- I stand for holding elections on June 2, but I doubt the majority will give without a fight. The chances are that the ruling party will lose the elections if they are held this year, and for this the parliamentary majority delays the consideration of this issue. Such plan does not meet the interests of Kyiv residents. If the ruling party does not vote for holding local elections this summer, the Radical party will organize the elections by itself. We will call on the public, we will form strike committees and election commissions. Moreover, we propose to hold a local referendum on combining the powers of the mayor and the head of the Kyiv city state administration, on reduction of the number of Kyiv council deputies and on keeping local revenues in the state budget (currently a major part of the Kyiv budget revenues is sent to the state budget). With our own money, we will be able to fix roads, buildings, hospitals, schools, etc.
Vasyl Stoyakin, political scientist, director of the Center for political marketing:
- The authorities have a bad tradition of considering local elections as an optional procedure. If they want to hold elections, they appoint a date, but if they do not want, they postpone the process. Similar situation happened in 2010, when local elections were postponed for two months without any legal reason.
I have an impression the Kyiv elections will not take place soon, as the parliament does not have a critical mass of MPs to decide on the election date unconditionally. Moreover, the opposition behaves strangely. On one hand, the opposition demands holding elections on June 2, but on the other hand, it insists on introducing amendments to the law in order to combine the powers of Kyiv mayor and the head of the Kyiv administration. They are well aware it is impossible to accomplish before June 2.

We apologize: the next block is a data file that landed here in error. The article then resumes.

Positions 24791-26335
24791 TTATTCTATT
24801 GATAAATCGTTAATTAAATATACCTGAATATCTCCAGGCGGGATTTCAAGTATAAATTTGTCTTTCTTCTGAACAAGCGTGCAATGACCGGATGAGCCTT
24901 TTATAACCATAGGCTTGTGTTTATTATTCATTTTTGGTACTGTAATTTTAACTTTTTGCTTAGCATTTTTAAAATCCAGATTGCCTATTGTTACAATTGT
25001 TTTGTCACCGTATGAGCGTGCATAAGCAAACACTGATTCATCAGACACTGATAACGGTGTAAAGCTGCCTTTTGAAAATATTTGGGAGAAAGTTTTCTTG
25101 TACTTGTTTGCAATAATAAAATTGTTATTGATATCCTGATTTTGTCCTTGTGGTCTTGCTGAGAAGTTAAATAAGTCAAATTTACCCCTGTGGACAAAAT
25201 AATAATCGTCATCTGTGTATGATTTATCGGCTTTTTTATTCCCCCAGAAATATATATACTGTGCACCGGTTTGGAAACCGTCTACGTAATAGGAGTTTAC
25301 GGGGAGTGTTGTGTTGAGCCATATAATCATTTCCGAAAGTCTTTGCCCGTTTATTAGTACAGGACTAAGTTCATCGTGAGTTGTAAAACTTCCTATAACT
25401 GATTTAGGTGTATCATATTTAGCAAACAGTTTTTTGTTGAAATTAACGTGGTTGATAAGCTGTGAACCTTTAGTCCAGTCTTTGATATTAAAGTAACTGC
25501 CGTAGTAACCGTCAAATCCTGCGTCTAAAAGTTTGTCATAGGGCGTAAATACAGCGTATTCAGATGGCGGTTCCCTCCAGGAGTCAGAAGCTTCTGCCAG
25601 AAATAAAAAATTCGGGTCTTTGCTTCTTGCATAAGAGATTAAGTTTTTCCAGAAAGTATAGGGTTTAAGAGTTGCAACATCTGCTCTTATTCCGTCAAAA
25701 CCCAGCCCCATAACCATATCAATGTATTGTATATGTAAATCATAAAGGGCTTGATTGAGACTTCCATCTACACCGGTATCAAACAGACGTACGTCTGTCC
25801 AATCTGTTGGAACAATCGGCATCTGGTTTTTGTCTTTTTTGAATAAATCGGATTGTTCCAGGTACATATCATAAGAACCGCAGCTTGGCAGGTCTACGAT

Oles Doniy, MP (non-factional):
- According to the law, local elections must be held at the end of May, but the ruling party does not want to hold them now, when the oppositional moods prevail in the capital. When the ruling parties MPs do not want to hold elections, they do not listen to any arguments and simply do not vote. With such attitude, Kyiv has not held local elections for two years already. The MPs invent various excuses and plots to postpone the process, and this includes the appeal to the Constitutional Court. Knowing how the Constitutional Court solves issues the ruling party is interested in I can assume that the elections will be postponed until 2015.